New initiative to increase walker safety is drawing ire of pedestrian advocates | Blogh

New initiative to increase walker safety is drawing ire of pedestrian advocates

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On Oct. 11, Pittsburgh government groups and nonprofits released a video aimed at reminding pedestrians in Downtown to stay off their phones when crossing the street. A grim reaper walks up to distracted pedestrians and shouts zingers like, “I love the cell phones, makes my job so much easier.”

The video is an advertisement for the campaign “Look Alive, Pittsburgh,” which will run throughout October with improv actors dressed as grim reapers confronting Downtown pedestrians who are on their phones while crossing the street.

But while the video is humorous, some pedestrian advocates aren’t laughing.

Gabriel McMorland is a member of the Pittsburgh City-Allegheny County Task Force on Disabilities, and he advocates for people with disabilities and pedestrians. He has issues with the video because he says it puts too much of the onus on pedestrians to avoid being hit by cars, when drivers are often distracted at the wheel.

"The Look Alive campaign follows the same victim-blaming logic we see in far too many public discussions about people in vulnerable situations,” wrote McMorland in an email to Pittsburgh City Paper. “I'd much rather see a crew of these grim-reaper puppets pushing cars out of the crosswalks or calling out drivers for texting behind the wheel. We've got a culture that accepts life-threatening behavior from drivers as the norm, and I'd like to see more efforts to change that."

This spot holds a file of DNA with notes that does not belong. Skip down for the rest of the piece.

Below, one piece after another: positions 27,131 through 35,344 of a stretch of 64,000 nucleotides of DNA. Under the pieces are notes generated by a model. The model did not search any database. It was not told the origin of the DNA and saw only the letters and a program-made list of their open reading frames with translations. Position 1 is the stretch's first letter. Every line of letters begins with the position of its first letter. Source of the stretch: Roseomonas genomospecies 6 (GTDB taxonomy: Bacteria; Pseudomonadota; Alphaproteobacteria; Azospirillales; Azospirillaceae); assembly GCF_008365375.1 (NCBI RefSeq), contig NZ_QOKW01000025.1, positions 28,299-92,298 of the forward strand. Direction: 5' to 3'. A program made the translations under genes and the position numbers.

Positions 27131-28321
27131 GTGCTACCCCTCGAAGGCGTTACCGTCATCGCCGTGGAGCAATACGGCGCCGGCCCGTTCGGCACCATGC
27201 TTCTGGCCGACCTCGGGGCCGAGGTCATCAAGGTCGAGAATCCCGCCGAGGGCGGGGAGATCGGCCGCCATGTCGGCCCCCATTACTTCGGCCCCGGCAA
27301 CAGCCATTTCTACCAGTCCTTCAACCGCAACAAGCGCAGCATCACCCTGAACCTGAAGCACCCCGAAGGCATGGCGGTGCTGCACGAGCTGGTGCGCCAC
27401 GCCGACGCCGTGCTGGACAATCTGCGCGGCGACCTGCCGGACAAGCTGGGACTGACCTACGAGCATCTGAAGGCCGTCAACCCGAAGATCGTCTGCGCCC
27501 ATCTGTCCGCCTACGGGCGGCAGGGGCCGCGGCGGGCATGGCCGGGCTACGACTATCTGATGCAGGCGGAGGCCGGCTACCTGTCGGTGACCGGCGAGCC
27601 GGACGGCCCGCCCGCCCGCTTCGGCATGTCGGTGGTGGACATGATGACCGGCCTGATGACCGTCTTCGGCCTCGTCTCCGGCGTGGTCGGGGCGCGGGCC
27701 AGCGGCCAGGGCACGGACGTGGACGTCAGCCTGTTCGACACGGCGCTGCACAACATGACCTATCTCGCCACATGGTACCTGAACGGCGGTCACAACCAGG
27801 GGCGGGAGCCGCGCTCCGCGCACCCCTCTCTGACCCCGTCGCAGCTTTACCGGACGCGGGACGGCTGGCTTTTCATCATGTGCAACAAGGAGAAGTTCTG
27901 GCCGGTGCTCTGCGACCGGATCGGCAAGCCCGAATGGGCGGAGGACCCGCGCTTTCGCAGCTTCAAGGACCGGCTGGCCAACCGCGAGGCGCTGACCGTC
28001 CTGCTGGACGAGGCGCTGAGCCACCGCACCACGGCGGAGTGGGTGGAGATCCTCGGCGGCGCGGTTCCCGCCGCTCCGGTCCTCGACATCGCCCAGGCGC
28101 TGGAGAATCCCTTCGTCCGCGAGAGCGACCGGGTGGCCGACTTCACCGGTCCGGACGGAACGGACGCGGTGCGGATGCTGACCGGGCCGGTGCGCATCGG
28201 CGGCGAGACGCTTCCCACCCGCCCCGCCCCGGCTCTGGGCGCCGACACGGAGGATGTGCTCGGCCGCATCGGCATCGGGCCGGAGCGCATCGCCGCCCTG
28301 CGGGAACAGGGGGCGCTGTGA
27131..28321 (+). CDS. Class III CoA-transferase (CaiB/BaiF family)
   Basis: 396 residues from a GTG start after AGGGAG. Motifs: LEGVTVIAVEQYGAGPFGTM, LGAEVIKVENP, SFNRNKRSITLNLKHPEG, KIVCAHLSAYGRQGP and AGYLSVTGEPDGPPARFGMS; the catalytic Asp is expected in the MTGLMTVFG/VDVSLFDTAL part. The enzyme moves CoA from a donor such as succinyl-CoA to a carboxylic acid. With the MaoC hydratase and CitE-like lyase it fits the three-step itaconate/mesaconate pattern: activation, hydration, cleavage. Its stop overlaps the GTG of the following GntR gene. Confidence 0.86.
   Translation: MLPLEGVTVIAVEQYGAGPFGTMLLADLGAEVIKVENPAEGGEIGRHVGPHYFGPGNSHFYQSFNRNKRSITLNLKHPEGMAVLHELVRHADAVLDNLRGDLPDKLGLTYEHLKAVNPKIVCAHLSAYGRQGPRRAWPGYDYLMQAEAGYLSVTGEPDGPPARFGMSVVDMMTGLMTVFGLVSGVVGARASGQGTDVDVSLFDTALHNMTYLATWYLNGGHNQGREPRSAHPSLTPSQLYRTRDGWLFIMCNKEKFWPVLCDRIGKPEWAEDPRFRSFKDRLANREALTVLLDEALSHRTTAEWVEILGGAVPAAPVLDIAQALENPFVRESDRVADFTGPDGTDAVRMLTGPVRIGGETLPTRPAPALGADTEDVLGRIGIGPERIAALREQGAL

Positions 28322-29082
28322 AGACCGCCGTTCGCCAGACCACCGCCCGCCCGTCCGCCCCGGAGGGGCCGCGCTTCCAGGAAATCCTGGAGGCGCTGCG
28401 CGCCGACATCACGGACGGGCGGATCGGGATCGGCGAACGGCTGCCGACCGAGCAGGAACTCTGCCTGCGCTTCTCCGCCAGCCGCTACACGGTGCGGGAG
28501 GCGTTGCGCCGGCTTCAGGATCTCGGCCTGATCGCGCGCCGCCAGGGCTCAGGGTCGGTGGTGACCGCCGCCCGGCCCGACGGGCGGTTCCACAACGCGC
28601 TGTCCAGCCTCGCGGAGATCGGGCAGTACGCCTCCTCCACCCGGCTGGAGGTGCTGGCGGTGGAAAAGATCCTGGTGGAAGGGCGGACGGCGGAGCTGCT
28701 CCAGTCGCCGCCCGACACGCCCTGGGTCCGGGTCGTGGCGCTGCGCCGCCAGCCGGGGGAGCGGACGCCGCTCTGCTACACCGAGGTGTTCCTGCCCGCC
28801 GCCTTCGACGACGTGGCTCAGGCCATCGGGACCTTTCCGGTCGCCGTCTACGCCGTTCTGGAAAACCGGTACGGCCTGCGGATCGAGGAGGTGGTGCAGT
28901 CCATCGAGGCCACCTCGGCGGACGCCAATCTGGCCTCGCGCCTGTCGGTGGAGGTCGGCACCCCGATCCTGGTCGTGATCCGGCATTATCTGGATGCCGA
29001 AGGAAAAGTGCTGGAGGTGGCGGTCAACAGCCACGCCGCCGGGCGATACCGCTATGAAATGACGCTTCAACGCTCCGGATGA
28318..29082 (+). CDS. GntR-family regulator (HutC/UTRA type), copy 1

According to a study by Ohio State University, the percentage of pedestrians killed while using cell phones has risen from less than 1 percent in 2004 to more than 3.5 percent in 2010.

Some pedestrians in the video seem unaware of their surroundings, and the grim reaper scares a few who are staring at phones as they cross the street. However, each person that is walking while texting appears to be crossing the street on a walk signal and within the designated crosswalk.

McMorland believes there is a better strategy for pedestrian safety. He references an advocate in Mexico City, who dresses up as a wrestler and blocks cars as pedestrians cross the street, as a superior example of how to avoid pedestrian death by cars.

And it’s not just pedestrian advocates who are upset with the campaign. Adam Shuck, curator of the popular lunchtime newsletter Eat That, Read This, tweeted criticism of the video, saying this “grim reaper pedestrian victim-blaming stunt is some hot garbage.”

The video was produced by the Pittsburgh Downtown Partnership and PDP spokesperson Leigh White says the intent was “to use humor to encourage pedestrians to be more self-aware.” She says PDP acknowledges the criticism, but believes the campaign is and will be successful.

“While we have heard some criticism of the campaign, and suggestions that there is an element of victim-blaming, we feel the campaign only encourages pedestrians to reduce behaviors that place themselves at increased risk and in no way absolves vehicles of their responsibility to make pedestrian safety a paramount concern,” wrote White in an email to CP. “We plan to address driver distraction in the next phase of the campaign, with the same goals of reducing behaviors that increase risk to pedestrians, bikers and other vehicles.”

The initiative plans to address distracted drivers by using Downtown bus shelters. The shelters will have white panel advertisements that read “We’re keeping this space blank. So you can keep your eyes on the road.”

Also, electronic “geo-fencing” perimeters will be placed at high-traffic intersections and will place pop-up advertisements on user’s cell phones reminding both pedestrians and drivers to monitor the intersection.

“We have all been guilty of being a distracted driver or pedestrian. We look forward to using the very technology that is distracting to promote our safety-awareness efforts and encourage people to keep their attention where it is needed” said PDP president Jeremy Waldrup in the campaign’s initial press release.


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